Vice Chancellors breaking ranks, higher education and social justice, disrupted stereotypes, violence, good individualism, bad sums, and the need for the state to fund higher education as a matter of principle.
As somebody put it to me in the pub on Friday night, Universities UK (the university leaders’ association) is the missing force in the anti-cuts alliance between the NUS, UCU and Unison – if they came into line then universities would have a chance not to be privatised. So it’s good that Malcolm McVicar, VC of the University of Central Lancashire spoke out against the ideologically motivated cuts:
He argued that the policy to increase fees alongside heavy funding cuts was driven “ideologically” by the idea that the state should withdraw from funding higher education.
Instead of calling on members to push for the fees increase, UUK should argue for “some cuts and some increase in fees”, he claimed, suggesting a reduction in the teaching grant of 30% and fees of up to £5,000 a year: “This is the removal of the majority of government funding from higher education – and that is a big issue of principle.”
This is particularly commendable since university leaders are generally poor advocates for their students and workforce and very good enforcers for governments. In times like these, that puts managers and their students on a conflict path, with staff in the middle. However it doesn’t have to be like that as Martin Hall, Vice Chancellor of the University of Salford shows:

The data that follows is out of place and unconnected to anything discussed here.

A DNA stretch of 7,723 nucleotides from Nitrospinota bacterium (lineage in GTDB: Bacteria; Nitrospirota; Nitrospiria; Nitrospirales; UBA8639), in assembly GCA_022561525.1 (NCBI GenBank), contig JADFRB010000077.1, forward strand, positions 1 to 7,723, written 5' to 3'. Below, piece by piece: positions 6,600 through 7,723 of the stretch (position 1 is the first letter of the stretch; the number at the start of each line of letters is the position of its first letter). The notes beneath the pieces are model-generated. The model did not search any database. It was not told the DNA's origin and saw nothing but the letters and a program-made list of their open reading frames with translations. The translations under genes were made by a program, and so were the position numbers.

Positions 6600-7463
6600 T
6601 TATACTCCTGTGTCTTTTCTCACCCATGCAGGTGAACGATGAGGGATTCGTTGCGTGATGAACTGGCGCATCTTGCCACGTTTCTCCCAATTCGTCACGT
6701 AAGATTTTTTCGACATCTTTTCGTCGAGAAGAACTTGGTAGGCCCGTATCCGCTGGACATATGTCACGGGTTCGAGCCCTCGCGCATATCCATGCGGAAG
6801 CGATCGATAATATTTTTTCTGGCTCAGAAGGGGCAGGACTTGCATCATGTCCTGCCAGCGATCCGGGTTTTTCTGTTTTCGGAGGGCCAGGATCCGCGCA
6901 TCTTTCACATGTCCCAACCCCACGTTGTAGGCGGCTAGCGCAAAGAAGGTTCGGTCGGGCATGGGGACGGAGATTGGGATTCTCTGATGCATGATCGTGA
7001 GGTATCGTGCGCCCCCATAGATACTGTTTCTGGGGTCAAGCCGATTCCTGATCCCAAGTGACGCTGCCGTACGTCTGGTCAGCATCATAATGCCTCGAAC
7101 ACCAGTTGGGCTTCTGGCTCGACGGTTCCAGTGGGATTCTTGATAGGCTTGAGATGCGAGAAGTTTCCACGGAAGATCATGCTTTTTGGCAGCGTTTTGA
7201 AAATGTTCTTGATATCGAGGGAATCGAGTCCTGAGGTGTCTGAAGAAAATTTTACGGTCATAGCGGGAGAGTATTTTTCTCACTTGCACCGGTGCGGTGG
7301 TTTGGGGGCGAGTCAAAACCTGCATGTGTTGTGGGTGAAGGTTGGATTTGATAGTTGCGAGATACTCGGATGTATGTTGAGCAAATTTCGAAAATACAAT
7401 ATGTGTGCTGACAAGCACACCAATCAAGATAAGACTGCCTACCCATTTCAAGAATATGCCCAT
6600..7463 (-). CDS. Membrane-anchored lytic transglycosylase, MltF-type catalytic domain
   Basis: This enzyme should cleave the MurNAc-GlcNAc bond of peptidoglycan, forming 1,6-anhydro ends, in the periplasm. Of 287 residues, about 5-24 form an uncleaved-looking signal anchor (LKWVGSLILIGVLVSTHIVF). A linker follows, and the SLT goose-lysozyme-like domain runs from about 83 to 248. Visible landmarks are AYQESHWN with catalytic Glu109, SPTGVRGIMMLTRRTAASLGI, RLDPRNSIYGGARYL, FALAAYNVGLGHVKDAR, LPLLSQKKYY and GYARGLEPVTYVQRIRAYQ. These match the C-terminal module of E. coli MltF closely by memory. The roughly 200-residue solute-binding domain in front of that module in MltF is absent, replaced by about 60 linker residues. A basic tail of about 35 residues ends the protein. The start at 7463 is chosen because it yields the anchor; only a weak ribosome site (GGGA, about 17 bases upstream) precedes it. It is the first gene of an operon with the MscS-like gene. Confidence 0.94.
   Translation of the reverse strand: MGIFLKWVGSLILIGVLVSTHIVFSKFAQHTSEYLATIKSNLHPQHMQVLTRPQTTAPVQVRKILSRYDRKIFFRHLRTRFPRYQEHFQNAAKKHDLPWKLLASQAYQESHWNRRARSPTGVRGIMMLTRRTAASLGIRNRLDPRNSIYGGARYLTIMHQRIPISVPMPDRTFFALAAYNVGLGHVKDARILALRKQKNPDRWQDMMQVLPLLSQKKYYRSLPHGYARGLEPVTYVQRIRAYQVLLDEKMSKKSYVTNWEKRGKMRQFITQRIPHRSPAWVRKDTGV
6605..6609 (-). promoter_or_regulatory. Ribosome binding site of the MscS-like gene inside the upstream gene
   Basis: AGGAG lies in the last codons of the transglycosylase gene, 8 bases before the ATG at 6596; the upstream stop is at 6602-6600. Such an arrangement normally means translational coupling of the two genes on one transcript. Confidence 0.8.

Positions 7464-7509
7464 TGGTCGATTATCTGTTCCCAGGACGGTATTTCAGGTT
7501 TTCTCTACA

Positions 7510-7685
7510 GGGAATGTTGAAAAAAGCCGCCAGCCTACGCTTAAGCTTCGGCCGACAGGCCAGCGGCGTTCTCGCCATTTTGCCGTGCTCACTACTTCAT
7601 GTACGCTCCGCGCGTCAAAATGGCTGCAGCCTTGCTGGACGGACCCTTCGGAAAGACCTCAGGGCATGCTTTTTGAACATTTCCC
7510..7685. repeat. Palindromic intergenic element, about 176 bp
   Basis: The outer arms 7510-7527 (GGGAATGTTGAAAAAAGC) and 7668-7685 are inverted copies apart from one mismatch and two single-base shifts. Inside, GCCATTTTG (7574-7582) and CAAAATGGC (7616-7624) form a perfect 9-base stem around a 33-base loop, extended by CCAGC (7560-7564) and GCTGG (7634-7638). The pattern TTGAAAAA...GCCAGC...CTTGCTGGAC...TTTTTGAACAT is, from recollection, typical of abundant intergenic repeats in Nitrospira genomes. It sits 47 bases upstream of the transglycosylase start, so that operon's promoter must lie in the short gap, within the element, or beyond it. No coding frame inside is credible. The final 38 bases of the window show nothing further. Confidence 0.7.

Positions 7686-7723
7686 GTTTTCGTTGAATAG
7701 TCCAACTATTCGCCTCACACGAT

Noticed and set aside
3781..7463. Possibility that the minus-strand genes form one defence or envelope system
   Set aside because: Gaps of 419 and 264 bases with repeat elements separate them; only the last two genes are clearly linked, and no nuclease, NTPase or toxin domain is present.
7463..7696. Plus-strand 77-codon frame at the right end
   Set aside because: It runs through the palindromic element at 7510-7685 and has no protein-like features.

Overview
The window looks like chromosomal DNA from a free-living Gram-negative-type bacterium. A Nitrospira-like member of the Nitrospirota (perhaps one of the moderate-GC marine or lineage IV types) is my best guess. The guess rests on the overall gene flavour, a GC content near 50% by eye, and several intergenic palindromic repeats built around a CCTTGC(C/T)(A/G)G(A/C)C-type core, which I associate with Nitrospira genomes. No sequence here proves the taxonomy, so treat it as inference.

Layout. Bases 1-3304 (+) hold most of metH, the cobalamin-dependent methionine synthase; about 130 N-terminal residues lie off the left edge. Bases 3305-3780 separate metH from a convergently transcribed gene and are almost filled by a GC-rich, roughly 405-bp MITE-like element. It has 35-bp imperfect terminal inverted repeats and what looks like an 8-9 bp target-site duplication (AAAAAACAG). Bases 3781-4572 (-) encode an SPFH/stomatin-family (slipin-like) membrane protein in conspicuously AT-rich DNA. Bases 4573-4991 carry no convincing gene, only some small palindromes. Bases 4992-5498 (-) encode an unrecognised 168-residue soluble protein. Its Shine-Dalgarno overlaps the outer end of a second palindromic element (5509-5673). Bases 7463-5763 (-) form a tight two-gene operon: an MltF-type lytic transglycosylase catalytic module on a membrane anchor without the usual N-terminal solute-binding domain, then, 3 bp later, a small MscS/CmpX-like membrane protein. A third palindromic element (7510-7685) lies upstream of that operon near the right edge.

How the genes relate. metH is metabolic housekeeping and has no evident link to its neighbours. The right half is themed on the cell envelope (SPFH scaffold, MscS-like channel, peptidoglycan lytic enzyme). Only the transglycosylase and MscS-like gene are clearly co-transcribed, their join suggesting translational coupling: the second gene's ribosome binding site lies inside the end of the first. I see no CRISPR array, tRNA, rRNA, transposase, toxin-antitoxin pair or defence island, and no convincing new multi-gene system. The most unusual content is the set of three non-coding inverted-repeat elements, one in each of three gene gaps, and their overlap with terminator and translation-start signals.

Among the 52,000 protesters at last week’s rally was a group of students from the University of Salford. They received £2,500 in funding from a vice-chancellor who “applauds their commitment” and were joined on the march by a pro vice-chancellor.
Salford Students’ Union were given the cash by Martin Hall, the university’s vice-chancellor, to support a public-awareness campaign on campus about the tuition fee increases, as well as to cover half of their transport costs.
Ricky Chotai, union president, said the Salford students were joined on the march by Huw Morris, the university’s pro vice-chancellor (academic).
Professor Hall said: “It is important that our students have the same right to express their views as students from other universities…I was happy to support them, and applaud their commitment to debating such issues.”
Magnificent. Also hearing rumours that the VC at SOAS is being supportive.
The most exciting thing I read this week is Matthew Taylor on higher education and social justice. He rightly argues that as they stand universities have little role in bringing about social equality because their widening participation agenda doesn’t start at a sufficiently early age to either help disadvantaged students see themselves as potential graduates, or help them towards the grades they need to gain a place in this competitive system. He then proceeds to set out some potential civic roles universities could take. I’d like to ask him about how this can be reconciled with new quality metrics for marketised times.
Not that we agree on much, but one of the things I admire about my MP Lee Scott is that he’s not a fence-sitter (Yayyyy!). He is, however a Conservative. (Boooo!) However, this week he took a public break-away stand against fees. (Huh!?) As an early school-leaver whose family couldn’t afford university, he is concerned about participation (Awwww.) But his alternative business model for universities still leaves questions for anybody who wants to pursue a course in the arts, humanities and social sciences, because he wants to pilot industry sponsorship, presumably as a pro-privatisation substitute for government teaching funding. (Oh.)